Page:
Last edited by MountSyanide; February 14th, 2012 at 02:46 AM.
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    Just got an art table and had to reorganize my entire room to accommodate, so I don't have much to show. ):

    Some anatomy sketches...actually, half of them are from memory, half are from observation. I'm guessing most people can figure out which is which.
    Also! Major trouble with hands. I was able to make a pretty good hand a few pages ago...but I can't seem to do it again. And guns! I try to use boxes, but they still come out, well, flat. Any suggestions?
    Attachment 1041904

    A page from the Belgariad comic...already noted that the bottom panels were too awkward. Still not finished, either! All of the pages are sketches to get the feel before I finish, and I'll probably finish them on the computer.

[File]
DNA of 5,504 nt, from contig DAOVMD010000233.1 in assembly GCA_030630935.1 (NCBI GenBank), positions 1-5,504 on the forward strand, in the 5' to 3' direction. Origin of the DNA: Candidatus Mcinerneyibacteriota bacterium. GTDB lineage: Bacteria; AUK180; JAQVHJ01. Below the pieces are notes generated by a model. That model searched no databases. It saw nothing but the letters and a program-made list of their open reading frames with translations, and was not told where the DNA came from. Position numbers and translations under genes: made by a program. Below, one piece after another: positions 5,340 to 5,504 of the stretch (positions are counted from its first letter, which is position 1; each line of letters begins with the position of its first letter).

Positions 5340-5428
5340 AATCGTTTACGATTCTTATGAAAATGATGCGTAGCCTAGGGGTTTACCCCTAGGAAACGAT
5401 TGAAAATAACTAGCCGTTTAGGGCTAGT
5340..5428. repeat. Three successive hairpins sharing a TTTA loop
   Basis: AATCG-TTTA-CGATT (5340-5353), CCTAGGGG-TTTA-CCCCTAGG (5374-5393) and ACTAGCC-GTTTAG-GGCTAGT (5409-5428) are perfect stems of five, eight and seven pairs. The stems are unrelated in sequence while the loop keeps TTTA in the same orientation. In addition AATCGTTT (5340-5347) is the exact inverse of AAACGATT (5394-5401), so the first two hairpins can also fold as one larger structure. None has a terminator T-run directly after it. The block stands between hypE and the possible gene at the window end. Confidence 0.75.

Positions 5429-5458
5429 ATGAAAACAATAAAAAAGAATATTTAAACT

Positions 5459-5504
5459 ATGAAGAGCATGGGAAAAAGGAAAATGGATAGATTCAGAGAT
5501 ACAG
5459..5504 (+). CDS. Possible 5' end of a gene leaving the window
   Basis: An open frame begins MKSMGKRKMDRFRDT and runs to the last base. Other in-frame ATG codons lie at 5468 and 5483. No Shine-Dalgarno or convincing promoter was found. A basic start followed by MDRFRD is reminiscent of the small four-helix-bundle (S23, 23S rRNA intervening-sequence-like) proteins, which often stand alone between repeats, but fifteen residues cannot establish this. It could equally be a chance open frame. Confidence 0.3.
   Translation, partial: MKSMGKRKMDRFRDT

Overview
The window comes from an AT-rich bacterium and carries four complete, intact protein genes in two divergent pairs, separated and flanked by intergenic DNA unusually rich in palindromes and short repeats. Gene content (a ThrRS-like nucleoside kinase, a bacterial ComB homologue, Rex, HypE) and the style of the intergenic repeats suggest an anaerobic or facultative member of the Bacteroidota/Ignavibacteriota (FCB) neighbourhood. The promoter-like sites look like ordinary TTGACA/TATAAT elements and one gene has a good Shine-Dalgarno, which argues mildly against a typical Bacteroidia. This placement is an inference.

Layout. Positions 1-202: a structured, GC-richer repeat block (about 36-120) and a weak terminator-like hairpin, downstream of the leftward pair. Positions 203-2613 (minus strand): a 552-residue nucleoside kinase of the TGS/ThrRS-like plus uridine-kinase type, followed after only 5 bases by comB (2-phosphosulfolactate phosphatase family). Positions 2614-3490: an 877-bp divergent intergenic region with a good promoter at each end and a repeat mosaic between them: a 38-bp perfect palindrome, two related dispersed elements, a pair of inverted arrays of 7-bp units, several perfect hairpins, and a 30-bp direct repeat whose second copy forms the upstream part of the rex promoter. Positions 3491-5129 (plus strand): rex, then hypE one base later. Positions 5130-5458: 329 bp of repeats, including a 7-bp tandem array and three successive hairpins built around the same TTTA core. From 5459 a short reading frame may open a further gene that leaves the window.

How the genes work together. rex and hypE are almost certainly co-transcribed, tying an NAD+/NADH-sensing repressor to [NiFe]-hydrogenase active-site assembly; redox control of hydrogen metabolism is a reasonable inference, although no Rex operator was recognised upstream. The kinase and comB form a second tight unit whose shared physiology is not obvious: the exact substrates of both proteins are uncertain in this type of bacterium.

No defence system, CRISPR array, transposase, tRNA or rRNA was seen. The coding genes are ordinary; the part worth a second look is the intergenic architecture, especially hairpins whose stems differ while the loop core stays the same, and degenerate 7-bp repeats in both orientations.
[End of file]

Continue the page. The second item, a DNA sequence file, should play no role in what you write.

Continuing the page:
Attachment 1041905
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    Picked up Burne Hogarth's Dynamic Anatomy. Started practicing.

    Attachment 1042821


    Tried out some colored pencils...but I'm not really sure where to go with them. Harder? Softer? More colors? Stick to blue or branch out?

    Attachment 1042824
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    Haven't been drawing much that I feel like I should show. Just been studying Dynamic Anatomy, but I'm getting into drawing from my head then looking at reference to correct.

    All three of these pages are completely (or majority) studied from Burne Hogarth's Dynamic Anatomy.

    Attachment 1045314
    Attachment 1045315
    Attachment 1045317
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    Just some more anatomy practice.

    Tried out the non-photo blue. I actually know how to get rid of it but I didn't do anything on top of it, so I left it.